City manager's FY 2021 budget; governor extends closings
April 15, 2020 - City Manager Mary Bunting Wednesday unveiled her recommended budget for fiscal year 2021, knowing that it will change because of the ongoing pandemic. Also Wednesday, Gov. Ralph Northam said his order closing non-essential businesses such as barbershops and hair salons, has been extended for two weeks, until May 8.
Northam emphasized to need to continue social distancing, and said the stay-at-home order for residents will remain in place until June 10. He also said the state will provide more money to help child-care centers, especially for the families of essential workers.
Hampton's recommended budget for FY 2021 adds new spending in many areas in both capital and operating expenses. Most of that spending will be delayed until after businesses and revenues improve. The city fiscal year begins July 1, 2020.
"When we started the process of developing our Fiscal Year 2021 Budget, we were on track to experience the best revenue growth since before the Great Recession," Bunting said in her budget message. "The world changed in mid-March, when the federal and state governments began serious efforts to control the spread of the virus."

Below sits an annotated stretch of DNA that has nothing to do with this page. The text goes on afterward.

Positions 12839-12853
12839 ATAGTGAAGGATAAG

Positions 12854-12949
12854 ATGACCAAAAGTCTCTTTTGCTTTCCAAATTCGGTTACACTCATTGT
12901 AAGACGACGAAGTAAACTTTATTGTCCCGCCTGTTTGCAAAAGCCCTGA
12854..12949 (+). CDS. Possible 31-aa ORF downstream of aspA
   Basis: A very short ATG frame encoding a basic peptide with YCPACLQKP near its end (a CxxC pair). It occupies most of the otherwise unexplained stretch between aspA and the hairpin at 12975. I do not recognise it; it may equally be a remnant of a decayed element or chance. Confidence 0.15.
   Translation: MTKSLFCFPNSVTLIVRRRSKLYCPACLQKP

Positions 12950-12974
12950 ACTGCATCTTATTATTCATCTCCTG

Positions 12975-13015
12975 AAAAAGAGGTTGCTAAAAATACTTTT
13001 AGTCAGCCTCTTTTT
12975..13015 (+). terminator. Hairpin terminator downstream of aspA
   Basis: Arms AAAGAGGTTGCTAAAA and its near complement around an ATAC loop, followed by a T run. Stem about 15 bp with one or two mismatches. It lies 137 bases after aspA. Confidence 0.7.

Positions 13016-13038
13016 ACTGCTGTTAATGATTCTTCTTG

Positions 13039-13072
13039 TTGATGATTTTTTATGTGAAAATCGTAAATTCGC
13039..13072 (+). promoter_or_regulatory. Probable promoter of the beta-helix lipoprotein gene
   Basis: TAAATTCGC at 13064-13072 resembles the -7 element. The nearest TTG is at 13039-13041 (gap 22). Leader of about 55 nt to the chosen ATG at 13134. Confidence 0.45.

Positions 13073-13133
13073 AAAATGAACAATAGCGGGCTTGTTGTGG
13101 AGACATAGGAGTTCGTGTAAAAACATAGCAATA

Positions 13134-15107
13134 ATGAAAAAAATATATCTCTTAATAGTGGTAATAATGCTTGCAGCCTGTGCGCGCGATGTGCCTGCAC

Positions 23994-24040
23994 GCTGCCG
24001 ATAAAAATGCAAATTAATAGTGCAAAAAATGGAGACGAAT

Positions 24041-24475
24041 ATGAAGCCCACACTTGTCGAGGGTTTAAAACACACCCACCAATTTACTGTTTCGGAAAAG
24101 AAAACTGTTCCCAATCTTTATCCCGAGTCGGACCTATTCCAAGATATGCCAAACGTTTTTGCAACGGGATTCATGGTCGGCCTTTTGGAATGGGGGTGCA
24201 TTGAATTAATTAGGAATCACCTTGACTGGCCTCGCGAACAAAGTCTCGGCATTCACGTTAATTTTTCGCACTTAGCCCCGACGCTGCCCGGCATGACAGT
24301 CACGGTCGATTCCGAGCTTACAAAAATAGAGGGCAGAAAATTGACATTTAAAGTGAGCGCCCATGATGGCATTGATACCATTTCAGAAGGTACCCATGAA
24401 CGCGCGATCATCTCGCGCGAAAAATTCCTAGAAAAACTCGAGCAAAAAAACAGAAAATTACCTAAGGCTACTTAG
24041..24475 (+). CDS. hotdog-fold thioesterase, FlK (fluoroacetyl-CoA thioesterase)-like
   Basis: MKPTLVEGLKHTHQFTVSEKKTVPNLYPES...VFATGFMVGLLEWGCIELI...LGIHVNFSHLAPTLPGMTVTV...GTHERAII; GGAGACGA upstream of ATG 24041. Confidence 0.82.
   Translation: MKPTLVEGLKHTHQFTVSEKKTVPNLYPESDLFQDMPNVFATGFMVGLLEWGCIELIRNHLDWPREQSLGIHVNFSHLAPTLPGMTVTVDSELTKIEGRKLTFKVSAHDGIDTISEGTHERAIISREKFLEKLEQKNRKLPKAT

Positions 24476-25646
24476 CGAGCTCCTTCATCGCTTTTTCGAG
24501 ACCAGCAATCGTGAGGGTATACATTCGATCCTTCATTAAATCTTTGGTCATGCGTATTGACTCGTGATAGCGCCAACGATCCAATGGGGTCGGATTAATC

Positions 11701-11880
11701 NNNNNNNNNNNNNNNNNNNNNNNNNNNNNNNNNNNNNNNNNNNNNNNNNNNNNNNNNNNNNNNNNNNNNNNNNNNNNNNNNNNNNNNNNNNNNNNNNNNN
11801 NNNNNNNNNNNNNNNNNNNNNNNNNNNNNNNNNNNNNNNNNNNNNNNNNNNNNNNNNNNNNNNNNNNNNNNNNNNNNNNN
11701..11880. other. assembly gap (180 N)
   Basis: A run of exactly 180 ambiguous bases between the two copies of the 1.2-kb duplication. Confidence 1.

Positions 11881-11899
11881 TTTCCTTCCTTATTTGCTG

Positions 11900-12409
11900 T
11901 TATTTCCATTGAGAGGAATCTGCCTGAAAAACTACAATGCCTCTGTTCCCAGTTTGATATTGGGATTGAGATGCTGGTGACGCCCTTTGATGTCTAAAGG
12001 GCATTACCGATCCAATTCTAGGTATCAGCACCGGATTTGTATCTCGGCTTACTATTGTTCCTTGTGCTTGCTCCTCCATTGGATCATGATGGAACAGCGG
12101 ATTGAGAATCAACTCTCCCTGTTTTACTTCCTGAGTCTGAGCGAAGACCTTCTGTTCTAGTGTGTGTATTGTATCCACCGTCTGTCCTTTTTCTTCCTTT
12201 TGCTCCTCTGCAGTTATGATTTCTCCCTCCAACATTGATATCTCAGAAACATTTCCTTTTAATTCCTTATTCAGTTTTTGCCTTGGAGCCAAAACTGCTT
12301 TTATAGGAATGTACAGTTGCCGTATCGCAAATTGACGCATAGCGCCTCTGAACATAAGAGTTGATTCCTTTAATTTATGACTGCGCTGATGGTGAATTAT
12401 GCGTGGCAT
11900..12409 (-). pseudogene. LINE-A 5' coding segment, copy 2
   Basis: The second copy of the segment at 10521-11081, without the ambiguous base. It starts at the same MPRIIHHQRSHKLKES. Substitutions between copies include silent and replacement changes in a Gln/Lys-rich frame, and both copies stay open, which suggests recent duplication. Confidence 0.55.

The spending plan totals $516,875,291, a 5.88% increase from the FY 2020 budget. Of this amount, the city’s portion is $287,757,222, or 55.7% (which includes all city and school capital expenditures, and transfer payments that the city collects and disburses on behalf of other entities). The school’s portion is $229,118,069, or 44.3%.
According to the Manager’s Message, "Our top budget priority in FY21 will be maintaining existing service levels by keeping our workforce employed and avoiding any adverse impacts on our staff like furloughs as much as possible."
More than 300 residents offered input to the budget in the I Value comment period, even though in-person meetings were curtailed. Residents offered their priorities as well. Their top priorities were: Increased police; the resilience programs for youth; enhanced school maintenance; and accelerated staff compensation. You can view that input here. You can also go online to see the complete manager's message and recommended budget.
Latest numbers on COVID-19 in Virginia
The Virginia Department of Health reported Wednesday that there have been 6,500 cases of COVID-19, 1,048 people hospitalized and 195 deaths in the state. The Virginia Hospital and Healthcare Association said 802 people were currently hospitalized with the virus and 496 people were receiving inpatient hospital care while their COVID-19 test results are pending.
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